Mayor Bloomberg Sets the Bar in Reducing Tobacco Use; Nation Should Follow New York City's Lead

Statement of Matthew L. Myers, President, Campaign for Tobacco-Free Kids

Jun. 14 2006

Washington, DC — New York City Mayor Michael Bloomberg's keynote speech today at the Centers for Disease Control and Prevention (CDC) serves as a timely reminder of what can be accomplished when committed leaders aggressively implement proven tobacco prevention measures. Under Mayor Bloomberg's leadership, New York City has dramatically reduced smoking among both kids and adults. These smoking declines will improve New Yorkers' physical and financial health for generations to come by reducing smoking-caused disease, death and health care costs. New York City has implemented the equivalent of a vaccine that is working to protect New Yorkers from the devastating toll of tobacco; it's time for the rest of the nation to follow suit.

New York City has succeeded in dramatically reducing smoking among both youth and adults because it is one of the few places that have implemented the three most effective policies to reduce smoking recommended by public health experts. New York City has a high tax on tobacco products, a strong smoke-free workplace law that includes restaurants and bars, and effective tobacco prevention and cessation programs that prevent kids from ever starting and help smokers quit.

As Mayor Bloomberg noted, today nearly 200,000 fewer New Yorkers smoke than did four years ago, preventing at least 60,000 premature deaths. New York City has reduced high school smoking by 52 percent since 1997 to just 11 percent in 2005, which is less than half the national high school smoking rate of 23 percent. Mayor Bloomberg is absolutely right that "replication of these initiatives, nationally and internationally - perhaps accelerated by New York City's example - very likely will have a lifesaving impact many times greater" than what New York City has already achieved.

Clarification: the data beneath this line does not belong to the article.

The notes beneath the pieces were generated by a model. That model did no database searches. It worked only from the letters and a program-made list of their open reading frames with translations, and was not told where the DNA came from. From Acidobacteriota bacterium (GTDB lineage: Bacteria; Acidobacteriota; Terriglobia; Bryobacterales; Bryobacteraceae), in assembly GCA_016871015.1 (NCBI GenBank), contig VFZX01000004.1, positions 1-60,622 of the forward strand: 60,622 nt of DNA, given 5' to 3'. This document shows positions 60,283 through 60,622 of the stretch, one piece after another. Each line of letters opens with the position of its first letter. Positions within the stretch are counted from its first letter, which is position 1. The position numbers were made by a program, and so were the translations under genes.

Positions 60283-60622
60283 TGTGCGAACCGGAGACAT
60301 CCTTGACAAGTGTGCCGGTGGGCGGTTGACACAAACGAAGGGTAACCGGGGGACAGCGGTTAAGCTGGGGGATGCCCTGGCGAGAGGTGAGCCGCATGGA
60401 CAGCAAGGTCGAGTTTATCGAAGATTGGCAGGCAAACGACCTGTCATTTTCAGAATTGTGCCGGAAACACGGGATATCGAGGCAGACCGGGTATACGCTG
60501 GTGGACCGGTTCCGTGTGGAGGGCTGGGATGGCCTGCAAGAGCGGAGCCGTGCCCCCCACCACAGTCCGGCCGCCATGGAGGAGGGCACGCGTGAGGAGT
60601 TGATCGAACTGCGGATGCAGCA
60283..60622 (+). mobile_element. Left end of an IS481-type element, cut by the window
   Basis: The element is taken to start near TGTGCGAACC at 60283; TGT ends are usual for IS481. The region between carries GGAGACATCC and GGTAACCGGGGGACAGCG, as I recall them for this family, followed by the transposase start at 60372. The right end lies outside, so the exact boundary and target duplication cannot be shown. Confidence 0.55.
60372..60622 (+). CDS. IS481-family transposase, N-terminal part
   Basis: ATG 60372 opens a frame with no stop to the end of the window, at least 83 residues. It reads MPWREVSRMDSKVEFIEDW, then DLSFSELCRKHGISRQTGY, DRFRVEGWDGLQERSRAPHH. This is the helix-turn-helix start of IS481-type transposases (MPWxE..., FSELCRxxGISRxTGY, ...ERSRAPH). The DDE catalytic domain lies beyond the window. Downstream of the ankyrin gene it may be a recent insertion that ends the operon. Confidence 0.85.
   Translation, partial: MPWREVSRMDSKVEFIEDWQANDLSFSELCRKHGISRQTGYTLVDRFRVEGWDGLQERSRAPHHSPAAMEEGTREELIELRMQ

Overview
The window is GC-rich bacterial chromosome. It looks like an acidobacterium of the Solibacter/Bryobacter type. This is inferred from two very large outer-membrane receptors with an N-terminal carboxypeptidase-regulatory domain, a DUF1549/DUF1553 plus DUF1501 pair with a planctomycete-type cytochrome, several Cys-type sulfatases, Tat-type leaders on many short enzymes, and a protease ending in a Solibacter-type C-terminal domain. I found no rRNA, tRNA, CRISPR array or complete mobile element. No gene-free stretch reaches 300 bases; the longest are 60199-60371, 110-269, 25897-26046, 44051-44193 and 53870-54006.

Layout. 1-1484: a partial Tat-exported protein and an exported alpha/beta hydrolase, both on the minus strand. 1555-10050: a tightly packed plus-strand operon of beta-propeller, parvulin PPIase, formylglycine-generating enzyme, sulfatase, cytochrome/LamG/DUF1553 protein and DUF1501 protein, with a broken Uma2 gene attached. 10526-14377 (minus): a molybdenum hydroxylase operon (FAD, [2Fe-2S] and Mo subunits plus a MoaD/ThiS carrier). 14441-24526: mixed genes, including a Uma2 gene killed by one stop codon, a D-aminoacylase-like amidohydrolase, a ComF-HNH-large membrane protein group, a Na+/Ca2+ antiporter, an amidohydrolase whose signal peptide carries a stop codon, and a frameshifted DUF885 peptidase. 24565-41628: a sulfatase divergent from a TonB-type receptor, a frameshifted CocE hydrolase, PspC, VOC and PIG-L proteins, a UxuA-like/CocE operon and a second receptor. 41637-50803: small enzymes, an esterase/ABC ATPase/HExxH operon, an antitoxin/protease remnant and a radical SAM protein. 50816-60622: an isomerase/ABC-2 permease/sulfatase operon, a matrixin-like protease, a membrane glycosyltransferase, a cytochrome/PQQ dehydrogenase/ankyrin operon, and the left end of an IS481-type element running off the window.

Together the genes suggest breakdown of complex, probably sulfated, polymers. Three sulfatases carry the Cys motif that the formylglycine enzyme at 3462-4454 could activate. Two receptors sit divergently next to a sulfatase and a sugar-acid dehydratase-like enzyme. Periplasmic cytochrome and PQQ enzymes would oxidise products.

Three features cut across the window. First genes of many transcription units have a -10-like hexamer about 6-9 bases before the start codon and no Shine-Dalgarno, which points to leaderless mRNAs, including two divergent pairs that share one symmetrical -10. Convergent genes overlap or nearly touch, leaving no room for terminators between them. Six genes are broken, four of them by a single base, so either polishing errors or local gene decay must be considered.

Mayor Bloomberg spoke before the nation's top public health leaders and public officials at the CDC's annual Public's Health and the Law in the 21st Century Conference in Atlanta.

New York City's leadership in passing a comprehensive smoke-free workplace law - and its conclusive demonstration to the world that such laws protect health without harming business - has fueled a growing momentum across the nation and the world to protect everyone's right to breathe clean air, free from the proven dangers of secondhand smoke. Fourteen states as well as Washington, DC and Puerto Rico have passed strong smoke-free workplace laws that include restaurants and bars. Hundreds of cities and counties across the United States have also taken action, as have whole countries including Ireland, England, Scotland, Uruguay, Norway, New Zealand, Sweden, Italy, Bhutan and Bermuda.

Tobacco use is the leading preventable cause of death in the United States, killing more than 400,000 people and costing the nation more than $89 billion in health care bills each year. New York City's success demonstrates more clearly than ever that we know how to reduce tobacco use and its devastating consequences and just need the political will to act. We challenge elected leaders across the nation to follow New York City's lead and vaccinate everyone against tobacco's terrible toll.

 

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